• The Iron Anvil is the class of the set, far and away. The colors are decent and really show how great this mold could have been. I agree on the accessories. The Jinx pack as parachute debuted in 2002 on the obscure Paratrooper Dusty and they just kept it. Must have been cheap to produce.

    I’ve long been a fan of the ’94 Viper. I bought two of them at retail back in the day. In the comic, they were colored like the Aero Viper with a green body and gold helmet. Would have loved to have seen that version in a TRU pack or other outlet.

    I’m very disappointed that Hasbro didn’t repaint more of the high quality ’93 and ’94 molds. But, this figure is basically worthless today as are the few other late edition molds that actually were repainted. So, I guess Hasbro is vindicated in their decision to ignore the great stuff from the last years of the line.

  • I didn’t know the Con set Iron Anvil was a remake, interesting.

    • Yeah, the 1994 Viper was a (to borrow a term from Mike [and seriously nice to see you in the comments here, Mike, and I’m sad to hear about your website problems finally killing your site]) forgotten figure. By that time, the line was so full of other subteams that the standard “Battle Corps” Joes were pretty unusual to see anywhere. It was pretty easy to miss him. That’s part of why I love what the GIJCC did that year. Both Metal Head and Viper were late-line figures that were pretty good, but not only had bad paint schemes but were also lost in the shuffle of Star Brigade, Ninja Force and the others.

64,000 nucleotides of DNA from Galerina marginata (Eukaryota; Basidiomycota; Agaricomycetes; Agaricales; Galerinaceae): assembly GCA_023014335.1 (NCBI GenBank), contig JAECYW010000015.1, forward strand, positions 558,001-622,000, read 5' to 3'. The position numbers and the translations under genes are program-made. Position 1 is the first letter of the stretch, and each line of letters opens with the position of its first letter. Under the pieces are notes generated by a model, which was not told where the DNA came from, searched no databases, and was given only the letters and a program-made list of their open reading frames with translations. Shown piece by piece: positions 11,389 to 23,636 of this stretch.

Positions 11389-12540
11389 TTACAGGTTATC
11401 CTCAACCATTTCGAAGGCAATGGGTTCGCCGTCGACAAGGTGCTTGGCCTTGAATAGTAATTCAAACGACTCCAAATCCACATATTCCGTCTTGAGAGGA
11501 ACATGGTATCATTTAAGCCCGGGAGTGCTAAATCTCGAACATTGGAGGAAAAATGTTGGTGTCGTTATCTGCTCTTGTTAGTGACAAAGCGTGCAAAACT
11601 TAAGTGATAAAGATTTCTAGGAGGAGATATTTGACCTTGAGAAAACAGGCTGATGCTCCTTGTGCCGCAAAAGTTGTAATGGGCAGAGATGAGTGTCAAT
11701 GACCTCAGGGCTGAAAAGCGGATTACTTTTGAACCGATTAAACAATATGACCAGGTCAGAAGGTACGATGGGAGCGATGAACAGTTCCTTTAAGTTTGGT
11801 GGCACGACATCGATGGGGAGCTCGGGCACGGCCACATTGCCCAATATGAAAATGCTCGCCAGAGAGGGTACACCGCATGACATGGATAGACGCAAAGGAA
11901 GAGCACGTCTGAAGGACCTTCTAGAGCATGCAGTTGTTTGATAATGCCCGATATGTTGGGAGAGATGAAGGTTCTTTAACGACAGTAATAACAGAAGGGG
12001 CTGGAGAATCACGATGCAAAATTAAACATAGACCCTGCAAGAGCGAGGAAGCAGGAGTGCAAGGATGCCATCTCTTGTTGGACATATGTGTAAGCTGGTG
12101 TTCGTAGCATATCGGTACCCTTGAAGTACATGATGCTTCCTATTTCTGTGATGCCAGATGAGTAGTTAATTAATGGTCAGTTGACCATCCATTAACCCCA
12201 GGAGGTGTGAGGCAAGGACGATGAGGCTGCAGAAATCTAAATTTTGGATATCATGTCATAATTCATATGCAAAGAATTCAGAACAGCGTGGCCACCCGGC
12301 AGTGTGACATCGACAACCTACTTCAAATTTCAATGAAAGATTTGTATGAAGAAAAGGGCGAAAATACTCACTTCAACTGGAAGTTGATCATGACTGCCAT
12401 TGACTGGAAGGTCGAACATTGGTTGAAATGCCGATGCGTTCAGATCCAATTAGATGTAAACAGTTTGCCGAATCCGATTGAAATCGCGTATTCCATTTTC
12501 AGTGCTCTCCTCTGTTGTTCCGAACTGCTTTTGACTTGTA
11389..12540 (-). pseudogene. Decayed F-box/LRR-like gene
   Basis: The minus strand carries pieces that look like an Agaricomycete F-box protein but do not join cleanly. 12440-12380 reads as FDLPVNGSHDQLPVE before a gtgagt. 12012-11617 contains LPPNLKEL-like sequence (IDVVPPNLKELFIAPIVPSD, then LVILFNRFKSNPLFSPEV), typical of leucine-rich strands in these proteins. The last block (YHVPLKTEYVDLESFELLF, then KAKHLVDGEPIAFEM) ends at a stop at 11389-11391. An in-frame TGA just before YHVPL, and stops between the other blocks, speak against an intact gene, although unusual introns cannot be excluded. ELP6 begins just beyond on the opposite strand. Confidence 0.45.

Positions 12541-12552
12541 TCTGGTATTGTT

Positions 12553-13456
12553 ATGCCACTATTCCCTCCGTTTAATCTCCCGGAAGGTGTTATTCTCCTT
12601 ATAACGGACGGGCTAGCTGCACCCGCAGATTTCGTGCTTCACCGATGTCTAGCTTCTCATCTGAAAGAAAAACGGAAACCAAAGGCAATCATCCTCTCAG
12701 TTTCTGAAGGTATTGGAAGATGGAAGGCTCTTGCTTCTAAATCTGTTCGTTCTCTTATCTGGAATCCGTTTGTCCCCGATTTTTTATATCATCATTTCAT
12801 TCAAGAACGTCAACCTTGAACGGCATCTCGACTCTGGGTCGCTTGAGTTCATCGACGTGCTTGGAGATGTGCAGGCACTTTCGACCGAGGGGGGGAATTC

• I agree with you about the ’90s molds, and the Viper and Ice Cream Solider molds in particular. They had a good look obscured by strange color choices. I recently repainted the ’94 Viper as a Space Viper on my Instagram account and matched the colors to the BAAT (another strange figure in its own right but with more common colors). When I did the repaint I was surprised at some of the details I’d never noticed before, such as the armor plate on the legs that previously all blended together in the same shade of gray.